US 'troubled' by activists' jail sentences in Egypt

US urges Egypt's new leadership to make good on its promise to deliver inclusivity and impartiality

US 'troubled' by activists' jail sentences in Egypt

World Bulletin/News Desk

The United States is deeply troubled by the harsh prison sentences issued against 25 Egyptian activists for organizing an authorized protest, US State Department spokesperson Jennifer Psaki has said.

The comment came on Thursday a day after the Cairo Criminal Court sentenced leading activist and blogger Alaa Abd el-Fattah and 24 others to 15 years in prison on what have been described by critics as politically motivated charges. 

Spokesperson Jennifer Psaki said on Thursday: "The defendants were sentenced to 15 years in prison under Egypt's highly restrictive demonstrations law following very irregular court proceedings."

 Psaki added that the US urged Egypt's new leadership to keep its promise of inclusivity and impartiality consistent with its promise to protect the rights of all Egyptians, and to govern for all Egyptians.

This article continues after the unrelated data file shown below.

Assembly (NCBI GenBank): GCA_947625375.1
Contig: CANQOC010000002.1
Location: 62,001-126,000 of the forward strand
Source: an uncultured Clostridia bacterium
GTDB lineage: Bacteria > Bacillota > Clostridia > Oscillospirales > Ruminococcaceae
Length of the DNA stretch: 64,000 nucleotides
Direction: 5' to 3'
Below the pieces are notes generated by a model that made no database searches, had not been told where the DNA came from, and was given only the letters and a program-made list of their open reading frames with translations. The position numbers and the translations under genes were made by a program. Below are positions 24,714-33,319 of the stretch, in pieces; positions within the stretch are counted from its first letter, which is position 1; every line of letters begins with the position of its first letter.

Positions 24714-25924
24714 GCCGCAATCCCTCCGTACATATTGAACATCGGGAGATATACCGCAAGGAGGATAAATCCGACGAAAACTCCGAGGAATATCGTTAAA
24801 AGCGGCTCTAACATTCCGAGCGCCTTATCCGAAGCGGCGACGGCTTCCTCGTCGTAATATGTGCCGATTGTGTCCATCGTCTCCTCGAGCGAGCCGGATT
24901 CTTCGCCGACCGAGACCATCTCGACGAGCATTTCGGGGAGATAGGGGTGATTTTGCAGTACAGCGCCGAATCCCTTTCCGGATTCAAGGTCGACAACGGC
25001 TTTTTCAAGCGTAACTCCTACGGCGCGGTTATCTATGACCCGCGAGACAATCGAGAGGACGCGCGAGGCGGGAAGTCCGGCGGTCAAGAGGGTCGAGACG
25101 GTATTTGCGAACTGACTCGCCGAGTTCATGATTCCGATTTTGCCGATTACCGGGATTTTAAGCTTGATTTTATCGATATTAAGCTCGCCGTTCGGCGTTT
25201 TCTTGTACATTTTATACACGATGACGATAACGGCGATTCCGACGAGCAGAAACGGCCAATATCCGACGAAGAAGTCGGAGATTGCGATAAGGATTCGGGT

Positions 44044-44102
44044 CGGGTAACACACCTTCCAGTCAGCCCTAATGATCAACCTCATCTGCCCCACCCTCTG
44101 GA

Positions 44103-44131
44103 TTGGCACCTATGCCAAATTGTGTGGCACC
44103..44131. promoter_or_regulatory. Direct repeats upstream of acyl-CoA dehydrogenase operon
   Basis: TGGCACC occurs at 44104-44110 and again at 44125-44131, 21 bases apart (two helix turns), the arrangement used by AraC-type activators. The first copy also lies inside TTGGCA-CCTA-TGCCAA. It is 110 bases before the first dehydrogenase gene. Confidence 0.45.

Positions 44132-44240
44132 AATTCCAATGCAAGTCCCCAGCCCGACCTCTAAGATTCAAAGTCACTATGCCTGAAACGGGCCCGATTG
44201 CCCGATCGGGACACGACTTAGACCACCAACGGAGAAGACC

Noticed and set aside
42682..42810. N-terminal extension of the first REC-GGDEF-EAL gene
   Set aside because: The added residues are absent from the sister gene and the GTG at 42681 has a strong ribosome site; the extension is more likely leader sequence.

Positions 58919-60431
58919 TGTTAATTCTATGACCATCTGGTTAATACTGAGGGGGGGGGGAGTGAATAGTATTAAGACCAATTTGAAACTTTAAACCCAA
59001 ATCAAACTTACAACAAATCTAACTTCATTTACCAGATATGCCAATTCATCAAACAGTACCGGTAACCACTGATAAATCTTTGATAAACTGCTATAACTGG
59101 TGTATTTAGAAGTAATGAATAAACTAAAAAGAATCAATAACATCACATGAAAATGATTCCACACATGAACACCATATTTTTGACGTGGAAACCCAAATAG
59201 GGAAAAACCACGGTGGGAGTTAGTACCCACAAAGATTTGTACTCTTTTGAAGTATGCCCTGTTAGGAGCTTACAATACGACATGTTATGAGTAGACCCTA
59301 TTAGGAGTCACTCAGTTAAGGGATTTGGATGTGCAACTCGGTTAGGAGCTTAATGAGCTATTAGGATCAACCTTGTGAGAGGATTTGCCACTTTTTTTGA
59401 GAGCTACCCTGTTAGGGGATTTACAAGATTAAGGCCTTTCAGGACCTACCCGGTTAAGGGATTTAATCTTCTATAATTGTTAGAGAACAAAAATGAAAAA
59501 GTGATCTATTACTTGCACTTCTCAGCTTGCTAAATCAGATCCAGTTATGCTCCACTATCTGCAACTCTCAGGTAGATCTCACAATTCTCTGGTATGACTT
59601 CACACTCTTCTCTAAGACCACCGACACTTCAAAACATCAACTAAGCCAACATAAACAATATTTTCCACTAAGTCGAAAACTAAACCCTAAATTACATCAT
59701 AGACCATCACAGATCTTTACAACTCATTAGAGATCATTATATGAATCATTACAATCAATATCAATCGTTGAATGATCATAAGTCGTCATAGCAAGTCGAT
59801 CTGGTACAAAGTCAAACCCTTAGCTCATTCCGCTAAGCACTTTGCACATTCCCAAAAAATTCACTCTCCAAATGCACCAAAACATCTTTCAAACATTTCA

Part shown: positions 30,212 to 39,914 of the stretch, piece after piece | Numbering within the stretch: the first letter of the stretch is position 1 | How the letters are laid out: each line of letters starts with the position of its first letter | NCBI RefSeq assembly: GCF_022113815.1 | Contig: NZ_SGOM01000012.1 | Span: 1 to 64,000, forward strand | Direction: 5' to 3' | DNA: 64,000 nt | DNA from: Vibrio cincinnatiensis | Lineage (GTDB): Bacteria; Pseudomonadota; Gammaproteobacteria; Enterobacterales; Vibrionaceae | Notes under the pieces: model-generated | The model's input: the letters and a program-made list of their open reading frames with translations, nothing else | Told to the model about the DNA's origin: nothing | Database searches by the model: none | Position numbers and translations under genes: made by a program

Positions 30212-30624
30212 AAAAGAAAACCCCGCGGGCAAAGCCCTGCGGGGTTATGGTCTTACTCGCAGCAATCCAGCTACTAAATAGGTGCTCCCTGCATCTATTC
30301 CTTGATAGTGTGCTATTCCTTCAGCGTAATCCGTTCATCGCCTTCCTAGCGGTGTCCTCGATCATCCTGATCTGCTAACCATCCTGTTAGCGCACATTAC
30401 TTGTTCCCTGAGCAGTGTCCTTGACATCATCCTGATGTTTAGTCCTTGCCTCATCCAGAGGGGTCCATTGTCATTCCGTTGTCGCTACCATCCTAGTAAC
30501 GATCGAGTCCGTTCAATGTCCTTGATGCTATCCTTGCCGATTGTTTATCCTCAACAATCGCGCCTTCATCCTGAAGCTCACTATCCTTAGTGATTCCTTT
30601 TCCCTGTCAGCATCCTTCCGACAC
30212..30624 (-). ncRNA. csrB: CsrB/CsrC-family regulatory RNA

"Verdicts based on these charges, all of which send a chilling message to the civil society at large do not contribute to a transition process that protects the rights of all Egyptians," said Psaki.

Death sentences

The arrests and charging of opposition figures, human rights activists and peaceful demonstrators has increased sharply in Egypt since the implementation last November of a law restricting rights to protest.

In March, the criminal court in Cairo sentenced 529 Muslim Brotherhood members to death. A later review of the verdict left 37 facing the death penalty. 

 In April, 683 Muslim Brotherhood members, including its spiritual leader Mohammed Badie, were sentenced to death on other charges.

Following pressure from the international community and mass protests around the world, the verdicts are currently pending and the trial of Brotherhood members including Badie will continue on 5 July. 


Güncelleme Tarihi: 13 Haziran 2014, 00:05